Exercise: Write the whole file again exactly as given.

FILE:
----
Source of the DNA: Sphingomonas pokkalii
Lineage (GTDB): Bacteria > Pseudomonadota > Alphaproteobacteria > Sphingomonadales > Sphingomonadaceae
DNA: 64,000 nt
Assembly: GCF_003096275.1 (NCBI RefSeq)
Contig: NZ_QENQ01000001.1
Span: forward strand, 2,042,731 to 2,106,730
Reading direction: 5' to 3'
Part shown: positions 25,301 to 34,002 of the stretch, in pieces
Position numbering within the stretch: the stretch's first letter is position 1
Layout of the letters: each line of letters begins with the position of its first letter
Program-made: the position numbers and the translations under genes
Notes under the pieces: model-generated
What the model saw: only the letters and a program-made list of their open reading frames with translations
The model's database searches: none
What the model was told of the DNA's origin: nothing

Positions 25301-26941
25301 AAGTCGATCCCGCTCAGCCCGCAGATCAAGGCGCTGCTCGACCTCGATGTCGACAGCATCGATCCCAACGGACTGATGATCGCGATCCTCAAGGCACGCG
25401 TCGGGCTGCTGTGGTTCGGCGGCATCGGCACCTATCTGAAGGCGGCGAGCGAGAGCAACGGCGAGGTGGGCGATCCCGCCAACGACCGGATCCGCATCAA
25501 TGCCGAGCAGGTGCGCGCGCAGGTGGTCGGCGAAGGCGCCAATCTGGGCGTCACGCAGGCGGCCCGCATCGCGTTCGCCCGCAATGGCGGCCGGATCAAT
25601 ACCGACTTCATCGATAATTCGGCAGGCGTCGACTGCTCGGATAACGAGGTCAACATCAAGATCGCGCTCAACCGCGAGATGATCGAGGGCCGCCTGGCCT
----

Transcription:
Source of the DNA: Sphingomonas pokkalii
Lineage (GTDB): Bacteria > Pseudomonadota > Alphaproteobacteria > Sphingomonadales > Sphingomonadaceae
DNA: 64,000 nt
Assembly: GCF_003096275.1 (NCBI RefSeq)
Contig: NZ_QENQ01000001.1
Span: forward strand, 2,042,731 to 2,106,730
Reading direction: 5' to 3'
Part shown: positions 25,301 to 34,002 of the stretch, in pieces
Position numbering within the stretch: the stretch's first letter is position 1
Layout of the letters: each line of letters begins with the position of its first letter
Program-made: the position numbers and the translations under genes
Notes under the pieces: model-generated
What the model saw: only the letters and a program-made list of their open reading frames with translations
The model's database searches: none
What the model was told of the DNA's origin: nothing

Positions 25301-26941
25301 AAGTCGATCCCGCTCAGCCCGCAGATCAAGGCGCTGCTCGACCTCGATGTCGACAGCATCGATCCCAACGGACTGATGATCGCGATCCTCAAGGCACGCG
25401 TCGGGCTGCTGTGGTTCGGCGGCATCGGCACCTATCTGAAGGCGGCGAGCGAGAGCAACGGCGAGGTGGGCGATCCCGCCAACGACCGGATCCGCATCAA
25501 TGCCGAGCAGGTGCGCGCGCAGGTGGTCGGCGAAGGCGCCAATCTGGGCGTCACGCAGGCGGCCCGCATCGCGTTCGCCCGCAATGGCGGCCGGATCAAT
25601 ACCGACTTCATCGATAATTCGGCAGGCGTCGACTGCTCGGATAACGAGGTCAACATCAAGATCGCGCTCAACCGCGAGATGATCGAGGGCCGCCTGGCCT